International Man: The Lancet recently retracted an anti-hydroxychloroquine study, which the media had used to attack Trump.
Trump had admitted to taking hydroxychloroquine as a preventative measure against the coronavirus. The media then went into a frenzy. The talking heads often cited The Lancet study as proof hydroxychloroquine was dangerous.
The bottom line is that bogus research made its way—likely deliberately—into one of the most prestigious peer-reviewed medical journals in the world. People then used this "science" as a political weapon.
What is your take on this?
Doug Casey: I'd say the whole charade is tragic, except that "tragic" has become the most overused word in the language today. It bears a short discussion.
Look at the recent death of a small-time career criminal, George Floyd. It's as if "tragic" were part of his name. It's as if people no longer understand the meaning of the word. A tragedy used to mean that a heroic protagonist succumbed to a cosmic force. There are no heroes in the degraded melodrama, just villains, where a costumed thug murdered a street thug under the color of law.
Sorry to go off on a tangent. But it's a timely instance of another word whose meaning has been twisted. It's Orwellian, like so many other things in our devolving society.
Let's talk about something that's actually tragic: the corruption of science over the last couple of generations.
I've subscribed to Scientific American, Discover, and New Scientist for many years. During this time, I've noticed a distinct change in their respective editorial policies. They've all been politicized, captured by the PC left. These popular magazines are nowhere near the quality they once were. But this is just symptomatic of a bigger problem.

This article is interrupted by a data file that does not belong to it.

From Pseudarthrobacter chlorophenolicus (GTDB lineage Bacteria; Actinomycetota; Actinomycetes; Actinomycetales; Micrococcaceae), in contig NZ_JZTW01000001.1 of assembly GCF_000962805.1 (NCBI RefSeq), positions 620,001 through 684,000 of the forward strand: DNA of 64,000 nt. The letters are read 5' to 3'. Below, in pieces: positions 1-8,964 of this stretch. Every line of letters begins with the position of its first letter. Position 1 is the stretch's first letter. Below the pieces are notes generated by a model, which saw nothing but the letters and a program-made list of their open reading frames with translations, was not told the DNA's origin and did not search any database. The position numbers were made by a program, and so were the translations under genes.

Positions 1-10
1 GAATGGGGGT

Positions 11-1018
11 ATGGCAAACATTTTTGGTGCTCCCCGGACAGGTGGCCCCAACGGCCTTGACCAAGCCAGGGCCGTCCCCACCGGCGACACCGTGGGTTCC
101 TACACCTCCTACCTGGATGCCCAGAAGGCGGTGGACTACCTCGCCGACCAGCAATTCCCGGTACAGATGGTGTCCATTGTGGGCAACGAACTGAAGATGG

You might recall the 2018 hoax where three academics, disgusted with widespread incompetence and dishonesty in research, submitted absurd "spoof" papers to twenty leading journals. They were written in gobbledygook, full of made-up facts and flawed reasoning. But most, as I recall, were peer-reviewed and published.
If you research the subject a bit, you come to the conclusion half the peer-reviewed papers—absolutely in "soft" fields like psychology, sociology, political science, race and gender studies, etc.—are unreadable, dishonest, useless, and pointless.
Why might this be? If an academic wants to advance in today's university system, he has to publish research. It's Pareto's Law in action, the 80–20 rule. It's pretty reliable, 80% of this sort of thing is crap because it's written mainly to fabricate credentials, not advance knowledge.
This is a bad thing.
It's causing the average guy, who may not know anything about science but still has some respect for it, to lose that respect. That's because science has become politicized.
You can see it with the conflicting information about COVID-19. Is it deadly or just another seasonal flu? Does it affect everyone, like the black death, or mainly the old and sick? Does almost everyone who contracts the virus get very sick or die or only a tiny percentage? Should you quarantine or live normally?
So far, as near as I can tell, the great virus hysteria has gone from being the next black plague to basically a big nothing. It's not nearly as bad as the Asian Flu from the 50s or the Hong Kong Flu from the 60s. Forget about the Spanish Flu—there's no comparison whatsoever. The main effect of COVID isn't medical; it's the hysteria that's destroyed the economy. And political actions are even more insane than those after 9/11.